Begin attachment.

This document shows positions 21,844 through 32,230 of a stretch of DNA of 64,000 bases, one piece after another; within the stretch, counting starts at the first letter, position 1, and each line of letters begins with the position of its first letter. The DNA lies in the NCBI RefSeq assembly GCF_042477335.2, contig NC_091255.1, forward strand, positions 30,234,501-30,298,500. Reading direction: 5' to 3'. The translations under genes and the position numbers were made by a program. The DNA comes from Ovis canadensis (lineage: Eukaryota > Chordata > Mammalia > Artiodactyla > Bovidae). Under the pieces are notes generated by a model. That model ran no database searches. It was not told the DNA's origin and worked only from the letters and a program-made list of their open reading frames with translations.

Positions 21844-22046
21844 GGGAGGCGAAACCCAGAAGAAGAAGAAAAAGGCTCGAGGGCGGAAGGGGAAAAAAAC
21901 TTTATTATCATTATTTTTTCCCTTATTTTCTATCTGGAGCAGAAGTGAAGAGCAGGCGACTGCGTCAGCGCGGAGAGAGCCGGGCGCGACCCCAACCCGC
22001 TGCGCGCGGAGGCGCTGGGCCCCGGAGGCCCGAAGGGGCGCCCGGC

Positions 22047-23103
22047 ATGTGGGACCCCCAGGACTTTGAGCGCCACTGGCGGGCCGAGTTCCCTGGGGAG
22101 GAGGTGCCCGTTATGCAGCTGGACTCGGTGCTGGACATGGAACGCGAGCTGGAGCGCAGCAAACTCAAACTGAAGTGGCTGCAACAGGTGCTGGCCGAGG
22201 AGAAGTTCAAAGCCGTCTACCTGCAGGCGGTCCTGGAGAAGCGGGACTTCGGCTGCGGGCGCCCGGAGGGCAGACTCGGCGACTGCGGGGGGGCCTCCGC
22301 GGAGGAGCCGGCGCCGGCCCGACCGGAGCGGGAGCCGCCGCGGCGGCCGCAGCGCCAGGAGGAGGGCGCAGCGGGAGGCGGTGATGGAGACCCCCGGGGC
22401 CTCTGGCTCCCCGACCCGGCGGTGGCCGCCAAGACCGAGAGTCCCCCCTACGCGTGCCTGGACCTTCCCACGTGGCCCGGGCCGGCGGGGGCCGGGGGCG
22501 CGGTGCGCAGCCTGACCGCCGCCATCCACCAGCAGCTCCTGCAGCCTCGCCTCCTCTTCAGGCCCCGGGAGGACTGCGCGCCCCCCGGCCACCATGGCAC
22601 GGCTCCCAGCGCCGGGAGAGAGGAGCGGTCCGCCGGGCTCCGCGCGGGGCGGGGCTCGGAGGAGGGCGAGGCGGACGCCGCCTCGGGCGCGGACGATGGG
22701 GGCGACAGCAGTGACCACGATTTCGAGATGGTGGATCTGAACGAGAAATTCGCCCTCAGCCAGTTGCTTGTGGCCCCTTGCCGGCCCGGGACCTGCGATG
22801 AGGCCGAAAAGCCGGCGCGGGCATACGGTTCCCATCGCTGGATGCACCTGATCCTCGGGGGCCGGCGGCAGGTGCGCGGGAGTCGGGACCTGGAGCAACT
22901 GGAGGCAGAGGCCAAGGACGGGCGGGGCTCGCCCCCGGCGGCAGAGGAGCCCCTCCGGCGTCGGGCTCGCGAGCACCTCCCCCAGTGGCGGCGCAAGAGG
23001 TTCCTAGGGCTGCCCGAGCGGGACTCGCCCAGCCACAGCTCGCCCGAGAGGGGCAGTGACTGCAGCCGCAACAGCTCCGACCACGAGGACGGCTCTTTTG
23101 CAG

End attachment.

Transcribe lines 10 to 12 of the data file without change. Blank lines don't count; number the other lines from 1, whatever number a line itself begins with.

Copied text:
22301 GGAGGAGCCGGCGCCGGCCCGACCGGAGCGGGAGCCGCCGCGGCGGCCGCAGCGCCAGGAGGAGGGCGCAGCGGGAGGCGGTGATGGAGACCCCCGGGGC
22401 CTCTGGCTCCCCGACCCGGCGGTGGCCGCCAAGACCGAGAGTCCCCCCTACGCGTGCCTGGACCTTCCCACGTGGCCCGGGCCGGCGGGGGCCGGGGGCG
22501 CGGTGCGCAGCCTGACCGCCGCCATCCACCAGCAGCTCCTGCAGCCTCGCCTCCTCTTCAGGCCCCGGGAGGACTGCGCGCCCCCCGGCCACCATGGCAC